"It has been a busy day for reporters following Jes Grew. The morning began with Dr. Lee De Forest, inventor of the three-element vacuum tube, which helped make big-time radio possible, collapsing before a crowded press room after he pleaded concerning his invention, now in the grips of Jes Grew: 'What have you done to my child? You have sent him out on the street in rags of ragtime to collect money from all and sundry. You have made him a laughingstock of intelligence, surely a stench in the nostrils of the gods of the ionosphere.'"
Tycoon Walter Mellon: "Jes Grew tied up the tubes causing Dr. Lee De Forest to cop a plea at the press conference ... At the rate of radio sales, $600 million worth will be sold by 1929, correct?"
Hierophant of the Wallflower Order: "That is true, Mr. Walter Mellon."
"Suppose people don't have the money to buy radios. It will be an interesting precaution against this Jes Grew thing, isn't that so?"
"I don't get what you're driving at, Mr. Mellon."
"The liquidity of Jes Grew has resulted in a hyperinflated situation, all you hear is more, more, increase growth ... Suppose we shut down a few temples ... I mean banks, take money out of circulation, how would people be able to support the appendages of Jes Grew, the cabarets juke joints and the speaks. Suppose we put a tax on the dance floors and get out of circulation J[es]. G[rew]. C[arriers].s like musicians, dancers, its doers, its irrepressible fancy. Suppose we take musicians out of circulation, arrest them on trumped-up drug charges and give them unusually long and severe prison sentences. Suppose we subsidize the hundreds of symphony orchestras across the country, have government-sponsored waltz-boosting campaigns ..."
"But wouldn't these steps result in a depression?"
"Maybe, but it will put an end of Jes Grew's resiliency, and if a panic occurs it will be a controlled panic. It will be our Panic."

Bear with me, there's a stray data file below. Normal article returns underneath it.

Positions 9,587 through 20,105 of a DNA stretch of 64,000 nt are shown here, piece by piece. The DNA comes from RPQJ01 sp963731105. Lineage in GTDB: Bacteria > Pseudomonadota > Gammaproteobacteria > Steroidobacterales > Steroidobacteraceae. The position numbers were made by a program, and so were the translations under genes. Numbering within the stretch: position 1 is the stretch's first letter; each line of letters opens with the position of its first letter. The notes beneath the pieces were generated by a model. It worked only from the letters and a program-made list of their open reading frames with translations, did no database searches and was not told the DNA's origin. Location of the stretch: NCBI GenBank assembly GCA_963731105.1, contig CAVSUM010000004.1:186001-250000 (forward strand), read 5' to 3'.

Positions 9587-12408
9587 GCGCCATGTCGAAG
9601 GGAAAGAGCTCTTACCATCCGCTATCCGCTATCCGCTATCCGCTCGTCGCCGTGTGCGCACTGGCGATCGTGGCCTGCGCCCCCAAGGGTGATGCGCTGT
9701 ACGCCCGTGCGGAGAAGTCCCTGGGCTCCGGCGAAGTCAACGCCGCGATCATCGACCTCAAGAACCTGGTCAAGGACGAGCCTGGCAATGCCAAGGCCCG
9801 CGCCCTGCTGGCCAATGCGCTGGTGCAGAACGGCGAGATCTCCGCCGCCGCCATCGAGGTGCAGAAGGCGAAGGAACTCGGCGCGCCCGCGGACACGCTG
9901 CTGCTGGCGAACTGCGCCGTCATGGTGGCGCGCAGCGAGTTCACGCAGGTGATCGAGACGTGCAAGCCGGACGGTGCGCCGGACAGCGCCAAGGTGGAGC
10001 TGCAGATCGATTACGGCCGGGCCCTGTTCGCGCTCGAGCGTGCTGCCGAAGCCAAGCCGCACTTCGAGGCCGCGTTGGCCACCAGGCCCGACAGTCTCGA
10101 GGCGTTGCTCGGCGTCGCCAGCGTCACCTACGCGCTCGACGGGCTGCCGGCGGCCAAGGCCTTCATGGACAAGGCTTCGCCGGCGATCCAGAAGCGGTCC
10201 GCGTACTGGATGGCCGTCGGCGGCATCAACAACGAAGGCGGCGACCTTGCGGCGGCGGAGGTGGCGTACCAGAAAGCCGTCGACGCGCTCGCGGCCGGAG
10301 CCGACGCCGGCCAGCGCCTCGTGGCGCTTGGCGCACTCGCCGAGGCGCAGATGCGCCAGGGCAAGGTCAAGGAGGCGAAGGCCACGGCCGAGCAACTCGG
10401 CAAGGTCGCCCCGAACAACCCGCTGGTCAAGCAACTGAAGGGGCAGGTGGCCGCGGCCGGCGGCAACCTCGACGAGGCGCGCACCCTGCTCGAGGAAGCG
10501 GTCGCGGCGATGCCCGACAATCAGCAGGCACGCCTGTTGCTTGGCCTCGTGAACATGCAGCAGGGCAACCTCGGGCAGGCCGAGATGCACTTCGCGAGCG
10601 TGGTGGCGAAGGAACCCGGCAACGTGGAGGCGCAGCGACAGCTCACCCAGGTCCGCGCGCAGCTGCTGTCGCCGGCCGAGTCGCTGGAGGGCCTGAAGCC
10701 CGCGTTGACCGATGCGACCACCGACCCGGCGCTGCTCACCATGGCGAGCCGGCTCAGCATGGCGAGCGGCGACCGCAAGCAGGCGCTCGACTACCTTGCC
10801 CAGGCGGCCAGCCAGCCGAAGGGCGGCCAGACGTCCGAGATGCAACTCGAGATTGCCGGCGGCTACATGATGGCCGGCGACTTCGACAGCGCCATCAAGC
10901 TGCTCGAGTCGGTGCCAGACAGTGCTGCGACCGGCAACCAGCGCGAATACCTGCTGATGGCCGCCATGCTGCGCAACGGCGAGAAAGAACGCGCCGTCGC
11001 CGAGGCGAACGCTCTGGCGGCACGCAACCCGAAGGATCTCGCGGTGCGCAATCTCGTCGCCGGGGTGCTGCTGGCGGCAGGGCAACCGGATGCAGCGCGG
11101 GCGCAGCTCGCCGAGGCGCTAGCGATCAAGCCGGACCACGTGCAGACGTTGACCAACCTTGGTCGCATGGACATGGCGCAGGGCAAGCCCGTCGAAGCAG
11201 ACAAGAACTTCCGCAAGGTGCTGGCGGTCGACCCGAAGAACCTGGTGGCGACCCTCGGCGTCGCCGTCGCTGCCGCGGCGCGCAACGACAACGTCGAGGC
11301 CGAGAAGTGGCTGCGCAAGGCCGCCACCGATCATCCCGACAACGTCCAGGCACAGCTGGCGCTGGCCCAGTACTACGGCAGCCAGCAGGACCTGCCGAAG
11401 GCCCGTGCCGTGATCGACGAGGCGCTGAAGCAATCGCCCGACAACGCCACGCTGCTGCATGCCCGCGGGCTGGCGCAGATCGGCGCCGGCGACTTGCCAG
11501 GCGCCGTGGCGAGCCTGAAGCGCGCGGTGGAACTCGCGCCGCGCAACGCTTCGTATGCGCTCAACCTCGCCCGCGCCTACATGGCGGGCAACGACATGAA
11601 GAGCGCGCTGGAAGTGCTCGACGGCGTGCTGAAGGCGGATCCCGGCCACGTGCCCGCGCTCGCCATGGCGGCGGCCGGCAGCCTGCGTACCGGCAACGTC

7) Hal Foster, Election "Diary," on a word soon to disappear from our lexicon (London Review of Books, Nov. 30)
"'Chad' ... For some reason I think of Troy Donahue, and imagine him dimpled, pregnant, hanging or punched."
8) Colin B. Morton on Metallica and Napster in "Welsh Psycho: Extracts From the Teenage Diary of Colin B. Morton" (Clicks and Klangs #3, Oct./Nov.)
"William Hague, leader of the UK Tory Party, has recently come out in defence of a man who shot dead a youth who was trespassing on his private property. Even more recently, the Tory Party has used, without permission, the music of Massive Attack to help promote the idea that we shouldn't have to pay tax or care about the sick. Hague's own logic dictates, therefore, that Massive Attack's Daddy G and 3D should have the right to shoot all members of the Tory Party for trespassing on their Intellectual Property. Either Intellectual Property doesn't exist, or they can have that right. Hague can't have it both ways. (Well, he can, but that's another story entirely.)"
9) Seminar on Harry Smith's "Anthology of American Folk Music" (Princeton University, Nov. 17)
One person at the table, on the notion of the panoply of farmer-miner-laborer-domestics or itinerant professional entertainers such as Dock Boggs, Sister Mary Nelson, Frank Hutchison, Uncle Dave Macon, Blind Lemon Jefferson or Bessie Johnson, as their 1927-32 78s were assembled by Smith in 1952, as a "town" or "community" (following, among other comments, "Hattie Stoneman ought to be drowned" and "Uncle Dave seems much too satisfied about the prospect of apocalypse"): "If it is a community, it's not one I'd want to be part of." "Of course no one wants to be part of it," another participant said later. "All these people are poor!"
10) Special "Forward Into the Past" Election Update -- Francis Russell, "The Shadow of Blooming Grove: The Centennial of Warren G. Harding" (McGraw-Hill, 1968), quoting Progressive newspaper editor Brand Whitlock on the Republican Party's nomination of Warren G. Harding as its candidate to replace Woodrow Wilson
"I am more and more under the opinion that for President we need not so much a brilliant man as solid, mediocre men, providing they have good sense, good and careful judgment, and good manners."